|Comparative military ranks|
Lieutenant general (Lt Gen, LTG and similar) is a three-star military rank (NATO code OF-8) used in many countries. The rank traces its origins to the Middle Ages, where the title of lieutenant general was held by the second-in-command on the battlefield, who was normally subordinate to a captain general.
In modern armies, lieutenant general normally ranks immediately below general and above major general; it is equivalent to the navy rank of vice admiral, and in air forces with a separate rank structure, it is equivalent to air marshal. A lieutenant general commands an army corps, made up of typically three army divisions, and consisting of around 60 000 to 70 000 soldiers (U.S.).
The seeming incongruity that a lieutenant general outranks a major general (whereas a major outranks a lieutenant) is due to the derivation of major general from sergeant major general, which was a rank subordinate to lieutenant general (as a lieutenant outranks a sergeant major).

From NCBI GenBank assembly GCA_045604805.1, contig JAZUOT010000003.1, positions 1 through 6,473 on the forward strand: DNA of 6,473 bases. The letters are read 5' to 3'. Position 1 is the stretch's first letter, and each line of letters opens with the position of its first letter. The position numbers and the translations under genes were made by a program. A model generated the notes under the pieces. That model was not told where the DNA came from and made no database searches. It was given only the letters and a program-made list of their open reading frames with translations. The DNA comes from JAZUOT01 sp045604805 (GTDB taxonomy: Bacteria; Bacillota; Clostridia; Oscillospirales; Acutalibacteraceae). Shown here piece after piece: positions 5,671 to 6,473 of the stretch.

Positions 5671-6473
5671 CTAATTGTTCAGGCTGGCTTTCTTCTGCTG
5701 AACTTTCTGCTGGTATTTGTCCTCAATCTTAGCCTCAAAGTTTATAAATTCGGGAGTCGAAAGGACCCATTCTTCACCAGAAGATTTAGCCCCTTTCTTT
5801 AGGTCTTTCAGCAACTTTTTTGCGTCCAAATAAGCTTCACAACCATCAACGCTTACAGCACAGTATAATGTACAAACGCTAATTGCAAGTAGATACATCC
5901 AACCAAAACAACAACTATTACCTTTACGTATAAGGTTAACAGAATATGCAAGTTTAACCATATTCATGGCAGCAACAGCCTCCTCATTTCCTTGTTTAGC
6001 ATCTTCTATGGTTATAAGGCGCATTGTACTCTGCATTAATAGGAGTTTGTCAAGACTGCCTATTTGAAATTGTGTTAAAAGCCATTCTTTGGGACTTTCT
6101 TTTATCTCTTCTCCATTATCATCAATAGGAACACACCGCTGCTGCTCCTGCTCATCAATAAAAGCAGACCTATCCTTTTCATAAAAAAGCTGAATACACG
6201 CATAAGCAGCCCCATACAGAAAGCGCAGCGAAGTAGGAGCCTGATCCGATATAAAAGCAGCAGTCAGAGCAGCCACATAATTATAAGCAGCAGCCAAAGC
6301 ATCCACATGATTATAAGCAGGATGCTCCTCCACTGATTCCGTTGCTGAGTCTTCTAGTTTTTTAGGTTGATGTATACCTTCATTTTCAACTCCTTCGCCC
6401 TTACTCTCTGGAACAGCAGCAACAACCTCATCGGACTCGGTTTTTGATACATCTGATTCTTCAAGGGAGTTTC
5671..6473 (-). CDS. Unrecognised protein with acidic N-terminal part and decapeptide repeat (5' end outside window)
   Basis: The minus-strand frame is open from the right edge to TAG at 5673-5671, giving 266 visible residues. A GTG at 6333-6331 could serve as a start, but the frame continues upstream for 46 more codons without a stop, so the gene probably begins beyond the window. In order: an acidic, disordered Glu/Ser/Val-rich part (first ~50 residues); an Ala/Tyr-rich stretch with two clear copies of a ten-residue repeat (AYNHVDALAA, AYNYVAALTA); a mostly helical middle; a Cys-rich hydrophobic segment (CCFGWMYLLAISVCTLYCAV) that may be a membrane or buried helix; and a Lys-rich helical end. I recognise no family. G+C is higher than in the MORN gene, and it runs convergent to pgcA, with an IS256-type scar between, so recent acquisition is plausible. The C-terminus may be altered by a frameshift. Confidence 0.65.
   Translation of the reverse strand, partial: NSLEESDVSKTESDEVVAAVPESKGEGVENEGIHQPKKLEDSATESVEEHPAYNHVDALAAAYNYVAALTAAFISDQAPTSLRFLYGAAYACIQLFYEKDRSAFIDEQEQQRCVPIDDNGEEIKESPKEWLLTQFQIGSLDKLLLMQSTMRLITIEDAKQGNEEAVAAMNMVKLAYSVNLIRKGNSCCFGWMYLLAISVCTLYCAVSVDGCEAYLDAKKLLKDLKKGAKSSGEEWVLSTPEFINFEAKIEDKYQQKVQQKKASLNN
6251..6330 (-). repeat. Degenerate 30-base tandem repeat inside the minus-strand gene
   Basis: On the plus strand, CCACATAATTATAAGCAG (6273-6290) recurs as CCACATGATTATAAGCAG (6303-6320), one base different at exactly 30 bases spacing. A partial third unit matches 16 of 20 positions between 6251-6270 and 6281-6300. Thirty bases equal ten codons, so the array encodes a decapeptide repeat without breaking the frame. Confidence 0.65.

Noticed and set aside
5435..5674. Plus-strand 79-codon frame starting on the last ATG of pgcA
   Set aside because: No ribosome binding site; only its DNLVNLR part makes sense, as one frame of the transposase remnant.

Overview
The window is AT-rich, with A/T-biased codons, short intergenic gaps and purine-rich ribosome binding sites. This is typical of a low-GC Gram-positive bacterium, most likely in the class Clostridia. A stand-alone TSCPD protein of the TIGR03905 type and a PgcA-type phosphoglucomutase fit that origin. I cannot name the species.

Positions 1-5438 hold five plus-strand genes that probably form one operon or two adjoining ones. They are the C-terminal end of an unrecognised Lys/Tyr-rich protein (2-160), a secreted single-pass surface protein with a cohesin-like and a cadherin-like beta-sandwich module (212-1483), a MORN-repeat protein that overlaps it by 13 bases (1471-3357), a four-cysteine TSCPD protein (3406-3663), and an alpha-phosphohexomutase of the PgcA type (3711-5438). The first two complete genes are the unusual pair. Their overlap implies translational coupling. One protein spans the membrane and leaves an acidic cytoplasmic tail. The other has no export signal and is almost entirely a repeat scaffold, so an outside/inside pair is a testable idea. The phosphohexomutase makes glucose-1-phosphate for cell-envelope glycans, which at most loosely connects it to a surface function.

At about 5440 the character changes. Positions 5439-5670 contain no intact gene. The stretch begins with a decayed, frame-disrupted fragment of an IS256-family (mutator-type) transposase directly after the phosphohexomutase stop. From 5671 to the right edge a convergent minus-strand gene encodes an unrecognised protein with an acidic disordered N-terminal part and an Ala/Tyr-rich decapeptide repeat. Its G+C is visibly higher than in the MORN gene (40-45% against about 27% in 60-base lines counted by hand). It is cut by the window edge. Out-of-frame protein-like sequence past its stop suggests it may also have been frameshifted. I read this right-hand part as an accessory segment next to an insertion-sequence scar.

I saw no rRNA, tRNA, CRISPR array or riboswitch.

In contrast, in Russia and a number of other countries of the former Soviet Union, lieutenant general is a two-star rank, immediately below colonel general, and above major general – in these systems this last rank having one star, without any use of the brigadier general of many Western countries.
However, some countries of Latin America (such as Brazil and Chile) use divisional general as the equivalent of lieutenant general. In addition, because no brigadier general rank is used in Japan and Taiwan, lieutenant general is the rank of divisional commander. Therefore, it corresponds to divisional general of these countries. In a number of smaller states which employ NATO and western style military organisational structures, because of the limited number of soldiers in their armies, the rank of lieutenant general is the highest army rank in use. In Latvia, Lithuania, and Singapore, the chief of defence is a lieutenant general, and in the Irish Defence Forces and Israel Defence Forces, the Chief of Staff holds this rank.